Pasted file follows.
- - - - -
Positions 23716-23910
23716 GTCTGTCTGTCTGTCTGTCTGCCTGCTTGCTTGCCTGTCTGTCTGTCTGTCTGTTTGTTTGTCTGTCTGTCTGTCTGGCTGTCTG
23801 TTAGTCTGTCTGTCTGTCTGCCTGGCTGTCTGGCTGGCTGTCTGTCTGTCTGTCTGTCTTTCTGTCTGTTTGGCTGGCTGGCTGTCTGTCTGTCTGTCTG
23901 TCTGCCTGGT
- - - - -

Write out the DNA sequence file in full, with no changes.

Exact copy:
Positions 23716-23910
23716 GTCTGTCTGTCTGTCTGTCTGCCTGCTTGCTTGCCTGTCTGTCTGTCTGTCTGTTTGTTTGTCTGTCTGTCTGTCTGGCTGTCTG
23801 TTAGTCTGTCTGTCTGTCTGCCTGGCTGTCTGGCTGGCTGTCTGTCTGTCTGTCTGTCTTTCTGTCTGTTTGGCTGGCTGGCTGTCTGTCTGTCTGTCTG
23901 TCTGCCTGGT